Don't miss




Inside the murky business of cobalt mining in DR Congo

Read more


100% Pure Parisian: Comedian Julie Collas helps locals laugh at themselves

Read more


Chinese textile wholesalers open Marseille site

Read more


Meet Annegret Kramp-Karrenbauer: Angela Merkel's 'mini-me'

Read more


Major French student union rocked by sexual assault claims

Read more


Photographer Pete Souza shares his ‘portrait’ of Obama

Read more


Zuma ally Atul Gupta challenges asset freeze

Read more


Gun control continues to trend on US social media

Read more


Trump, guns and school shootings: Can students help change gun control laws?

Read more

Svindal conquers Kitzbuehel demons with super-G win

© AFP / by Luke PHILLIPS | Aksel Lund Svindal of Norway competes during the Super-G of the FIS Alpine World Cup in Kitzbuehel, Austria


Norwegian Aksel Lund Svindal made a successful return to the piste where he suffered a season-ending injury two years ago with a convincing victory in the men's World Cup super-G on Friday.

Svindal's win was the 35th of his career and third this season, perfect timing as racers fine-tune preparations for next month's Winter Olympics in Pyeongchang.

"Different kind of race in Kitzbuehel. Good result :) :)," Svindal posted on Instagram along with a photo of himself cheering in the winner's enclosure.

The 35-year-old, who has twice before won the super-G here, timed 1min 30.72sec down a Streif course shortened to preserve softening snow on the bottom third, teammate Kjetil Jansrud finishing second at 0.50sec.

"God damnit! #attackingvikings on fire," was Jansrud's reaction along with a smiley face.

Austrian Matthias Mayer, the reigning Olympic downhill champion and super-G winner in the Tyrolean resort last year, pipped his compatriot Hannes Reichelt, the 2014 Hahnenkamm downhill champion, by one-hundredth of a second to round out the podium, 0.56sec adrift of Svindal.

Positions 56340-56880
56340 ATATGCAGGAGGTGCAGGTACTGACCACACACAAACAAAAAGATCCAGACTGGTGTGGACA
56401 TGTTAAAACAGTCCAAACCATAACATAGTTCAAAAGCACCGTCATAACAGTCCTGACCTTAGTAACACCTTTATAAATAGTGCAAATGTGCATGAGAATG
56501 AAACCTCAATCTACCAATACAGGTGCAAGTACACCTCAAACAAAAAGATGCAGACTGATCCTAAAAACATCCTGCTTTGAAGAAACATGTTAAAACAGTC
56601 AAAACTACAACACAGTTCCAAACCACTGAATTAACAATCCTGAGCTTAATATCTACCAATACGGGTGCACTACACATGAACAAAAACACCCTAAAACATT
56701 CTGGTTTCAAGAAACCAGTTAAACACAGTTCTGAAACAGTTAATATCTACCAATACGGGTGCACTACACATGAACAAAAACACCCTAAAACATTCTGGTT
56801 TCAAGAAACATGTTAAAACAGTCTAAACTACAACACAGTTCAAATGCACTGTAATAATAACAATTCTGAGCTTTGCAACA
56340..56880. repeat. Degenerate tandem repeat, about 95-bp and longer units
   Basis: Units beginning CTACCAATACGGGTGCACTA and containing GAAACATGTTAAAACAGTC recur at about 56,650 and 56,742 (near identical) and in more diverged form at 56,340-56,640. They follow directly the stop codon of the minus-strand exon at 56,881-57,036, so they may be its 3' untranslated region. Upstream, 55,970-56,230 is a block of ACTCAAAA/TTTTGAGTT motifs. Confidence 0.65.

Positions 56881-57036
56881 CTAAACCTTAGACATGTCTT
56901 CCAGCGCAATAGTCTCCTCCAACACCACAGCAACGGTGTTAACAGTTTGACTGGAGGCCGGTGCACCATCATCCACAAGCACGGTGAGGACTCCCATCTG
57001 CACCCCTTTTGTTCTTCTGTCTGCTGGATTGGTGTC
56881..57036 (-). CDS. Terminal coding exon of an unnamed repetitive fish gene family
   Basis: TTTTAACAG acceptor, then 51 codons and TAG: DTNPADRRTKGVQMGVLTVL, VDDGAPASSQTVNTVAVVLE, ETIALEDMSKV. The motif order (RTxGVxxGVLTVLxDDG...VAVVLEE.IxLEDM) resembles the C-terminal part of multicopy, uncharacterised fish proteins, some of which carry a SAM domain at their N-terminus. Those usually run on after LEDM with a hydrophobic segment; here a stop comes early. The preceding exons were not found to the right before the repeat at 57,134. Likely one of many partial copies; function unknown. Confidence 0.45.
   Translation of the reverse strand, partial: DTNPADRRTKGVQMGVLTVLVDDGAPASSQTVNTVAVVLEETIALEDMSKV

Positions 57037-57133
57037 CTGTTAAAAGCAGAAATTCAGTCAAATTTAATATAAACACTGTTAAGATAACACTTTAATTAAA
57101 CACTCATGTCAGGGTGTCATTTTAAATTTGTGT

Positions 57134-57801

Svindal's run of form bodes well for the self-styled "Attacking Viking", who won three Olympic medals (one of each colour) at the 2010 Olympics in Vancouver and is an eight-time world championship medallist, five of them gold.

He will be hoping that lightning does not strike twice, however.

In 2016, a day after winning the super-G in Kitzbuehel, the towering Norwegian suffered a nasty knee injury in a horror fall in the downhill that ruled him out of the rest of the season.

- Biggest after Olympics -

All eyes will be trained on the most testing descent on the World Cup circuit when competition continues Saturday.

A slalom on Sunday brings down the curtain on the Kitzbuehel weekend.

"The downhill tomorrow will be very exciting, but it couldn't have started better than winning the super-G," admitted Svindal.

"Everyone was a little bit, well maybe not nervous, but we didn't know what to expect today," he said of the rejigged course, which involved a start further up the Hahnenkamm mountain by the famed Mausefalle.

"No one has ever skied a super-G in this part of Kitzbuehel. It was something new for everyone and the top part was quite challenging."

Svindal acknowledged that he had one eye firmly fixed on the February 9-25 Olympics in South Korea, but insisted it was a question of taking it one race at a time.

"The Olympics are the biggest," he said. "Maybe it's not the best thing to say when you're sitting in Kitzbuehel!

"This is the biggest you can find in alpine skiing, but the Olympics are all winter sports together and that's what makes it special.

"But after the Olympics, (Kitzbuehel) is the biggest race.

"This sport is not one where you can say 'I want to win this but I don't care about this' because there are too many things that have to go right and things that can go wrong.

"For all skiers, you want to approach every race wanting to win."


© 2018 AFP